Wednesday, 26 June 2013

Catherine found at last

Our 3xgreat grandmother Catherine has proved to be something of an enigma.

When she died on 3 May 1878, 2xgreat grandfather Thomas Henry Suddaby was just sixteen months old, so he must have had very few personal memories of his mother. Even the possibility of hearing stories about her was cut short when his father Henry died just a few days after Thomas' fifth birthday.

Nevertheless when Thomas had a daughter in 1897, he gave her his mother's name, Catherine Corry Suddaby. With just one exception each of the Suddaby's 8 children had their maternal grandmother's family name as a given name.

It would be more accurate to say that that the children had a name that Thomas believed to be that of his lost mother. It seems that the source of his information was a record of the marriage in 1888 between Henry Suddaby and Catherine Corry. Unfortunately almost all the other evidence is conflicting.

When Henry registered the details of Catherine's death at Quilpie, he stated that she was the daughter of James Currie and Mary O'Donnell of County Armagh, Ireland. There is no record that either of these people were ever in Queensland, so Catherine must have been an immigrant. But there are numerous possibilities including a Catherine Corrie born at sea and even a Catherine Coary.

Henry provided one other piece of information in recording Catherine's untimely death. It was that she had lived in Queensland for approximately 3½ years.

The continuing program to index the migration records held by the Queensland State Archives has now made available (in csv files) lists of all assisted immigrants from 1848 to 1912. That opens up the possibility of some brute-force genealogy. I could download all migrants with names at the beginning of the alphabet and filter that list to extract all females with family name C*, who arrived May 1874 to April 1875 aged 17 to 19 years. After that, all it should take would be a line-by-line examination …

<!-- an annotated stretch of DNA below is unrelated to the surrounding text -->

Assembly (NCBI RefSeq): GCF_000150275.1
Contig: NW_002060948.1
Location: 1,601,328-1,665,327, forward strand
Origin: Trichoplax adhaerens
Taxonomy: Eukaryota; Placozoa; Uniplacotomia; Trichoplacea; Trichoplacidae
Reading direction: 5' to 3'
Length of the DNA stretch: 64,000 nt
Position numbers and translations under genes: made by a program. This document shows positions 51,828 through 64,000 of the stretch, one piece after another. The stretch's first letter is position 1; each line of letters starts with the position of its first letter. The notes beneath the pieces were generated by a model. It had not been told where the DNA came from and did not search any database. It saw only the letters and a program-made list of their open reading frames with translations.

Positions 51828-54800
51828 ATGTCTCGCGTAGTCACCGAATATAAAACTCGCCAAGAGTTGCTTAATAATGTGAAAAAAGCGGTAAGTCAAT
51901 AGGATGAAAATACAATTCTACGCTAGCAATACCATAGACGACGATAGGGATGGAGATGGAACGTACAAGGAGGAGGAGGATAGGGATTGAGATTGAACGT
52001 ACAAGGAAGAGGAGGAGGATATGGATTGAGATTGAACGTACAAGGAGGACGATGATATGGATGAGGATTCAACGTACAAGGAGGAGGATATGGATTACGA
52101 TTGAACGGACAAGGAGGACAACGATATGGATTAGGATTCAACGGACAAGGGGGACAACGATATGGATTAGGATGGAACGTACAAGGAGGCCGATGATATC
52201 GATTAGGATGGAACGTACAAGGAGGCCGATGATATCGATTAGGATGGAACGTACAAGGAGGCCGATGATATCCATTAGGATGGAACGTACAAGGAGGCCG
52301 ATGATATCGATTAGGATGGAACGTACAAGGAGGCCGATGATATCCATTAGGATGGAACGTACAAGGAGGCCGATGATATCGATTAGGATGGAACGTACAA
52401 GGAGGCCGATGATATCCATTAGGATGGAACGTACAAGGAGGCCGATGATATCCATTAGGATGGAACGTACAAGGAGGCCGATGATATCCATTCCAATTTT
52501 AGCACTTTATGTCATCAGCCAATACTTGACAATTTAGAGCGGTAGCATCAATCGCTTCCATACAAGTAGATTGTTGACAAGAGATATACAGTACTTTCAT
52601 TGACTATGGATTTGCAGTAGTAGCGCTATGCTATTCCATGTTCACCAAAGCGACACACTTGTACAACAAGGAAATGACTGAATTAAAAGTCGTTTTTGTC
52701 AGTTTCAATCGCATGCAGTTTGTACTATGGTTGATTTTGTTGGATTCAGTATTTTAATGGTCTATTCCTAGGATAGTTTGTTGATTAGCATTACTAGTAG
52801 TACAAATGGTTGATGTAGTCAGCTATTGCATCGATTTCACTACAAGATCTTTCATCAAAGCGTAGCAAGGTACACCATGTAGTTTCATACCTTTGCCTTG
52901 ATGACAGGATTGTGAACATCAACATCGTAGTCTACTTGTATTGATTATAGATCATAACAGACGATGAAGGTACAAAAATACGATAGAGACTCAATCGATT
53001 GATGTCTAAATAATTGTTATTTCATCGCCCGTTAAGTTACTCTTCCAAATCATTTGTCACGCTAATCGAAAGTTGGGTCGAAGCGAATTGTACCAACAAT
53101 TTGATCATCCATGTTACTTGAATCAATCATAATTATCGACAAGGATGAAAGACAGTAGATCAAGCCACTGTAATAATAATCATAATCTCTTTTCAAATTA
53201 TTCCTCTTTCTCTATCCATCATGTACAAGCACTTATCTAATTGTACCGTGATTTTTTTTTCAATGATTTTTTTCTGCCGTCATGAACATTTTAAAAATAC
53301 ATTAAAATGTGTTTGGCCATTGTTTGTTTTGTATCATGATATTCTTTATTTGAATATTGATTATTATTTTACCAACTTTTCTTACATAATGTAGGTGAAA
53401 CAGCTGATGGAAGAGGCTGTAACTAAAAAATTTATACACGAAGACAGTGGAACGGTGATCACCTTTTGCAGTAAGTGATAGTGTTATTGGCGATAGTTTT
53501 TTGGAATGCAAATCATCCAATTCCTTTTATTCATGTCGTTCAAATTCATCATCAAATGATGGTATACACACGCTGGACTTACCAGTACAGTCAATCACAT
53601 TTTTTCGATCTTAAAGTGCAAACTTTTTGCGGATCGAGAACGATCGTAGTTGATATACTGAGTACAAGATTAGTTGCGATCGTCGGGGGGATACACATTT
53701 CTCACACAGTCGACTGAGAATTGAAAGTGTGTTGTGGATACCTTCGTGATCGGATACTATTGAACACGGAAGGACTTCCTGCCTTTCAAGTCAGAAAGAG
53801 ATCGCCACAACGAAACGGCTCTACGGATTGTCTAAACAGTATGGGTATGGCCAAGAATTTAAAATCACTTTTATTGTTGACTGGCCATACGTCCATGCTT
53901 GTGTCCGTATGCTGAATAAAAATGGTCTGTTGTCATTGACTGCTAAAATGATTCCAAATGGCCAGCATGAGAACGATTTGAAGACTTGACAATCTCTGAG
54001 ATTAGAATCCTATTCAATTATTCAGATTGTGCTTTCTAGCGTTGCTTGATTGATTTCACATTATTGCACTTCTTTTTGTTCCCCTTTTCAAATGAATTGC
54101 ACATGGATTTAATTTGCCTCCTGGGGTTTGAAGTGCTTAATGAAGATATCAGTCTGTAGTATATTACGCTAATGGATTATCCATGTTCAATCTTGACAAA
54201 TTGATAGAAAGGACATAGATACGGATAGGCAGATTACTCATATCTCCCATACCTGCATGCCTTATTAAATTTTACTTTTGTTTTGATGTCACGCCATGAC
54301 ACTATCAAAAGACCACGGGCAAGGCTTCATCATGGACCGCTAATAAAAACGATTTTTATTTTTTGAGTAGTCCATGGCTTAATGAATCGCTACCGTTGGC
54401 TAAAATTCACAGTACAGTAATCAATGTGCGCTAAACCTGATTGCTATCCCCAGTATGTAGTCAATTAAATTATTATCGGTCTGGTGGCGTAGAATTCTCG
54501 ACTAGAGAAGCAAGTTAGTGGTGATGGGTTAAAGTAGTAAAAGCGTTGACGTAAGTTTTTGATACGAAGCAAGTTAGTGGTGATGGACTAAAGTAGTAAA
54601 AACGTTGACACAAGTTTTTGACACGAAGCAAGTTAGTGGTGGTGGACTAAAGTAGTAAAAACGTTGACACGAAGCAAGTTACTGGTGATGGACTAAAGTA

Unfortunately the downloaded file does not have a gender field and there were 284 young adults immigrants in that year. Adding a filter of C* for given name reduced the list to just 9 people including four Catherines - Carty, Connelly, Corrigan and Curry.

So there she was: one of the 89 single female passengers on the Gauntlet that arrived at Maryborough on New Years Day of 1875. They had sailed from London on 4 October 1874 under the supervision of the Matron, Miss Collins, along with 87 single men and just 16 family groups (7 of whom lost a child on the voyage).

Now the speculations can be swept aside and Catherine given her true history. But how should I record the spelling of her name from among the myriad options? That is an easy choice. She is Catherine Corry, just how Thomas wanted his mother to be remembered.

1 comment:

  1. My Corry from Ireland became Curry in Austalia so a Curry he is.


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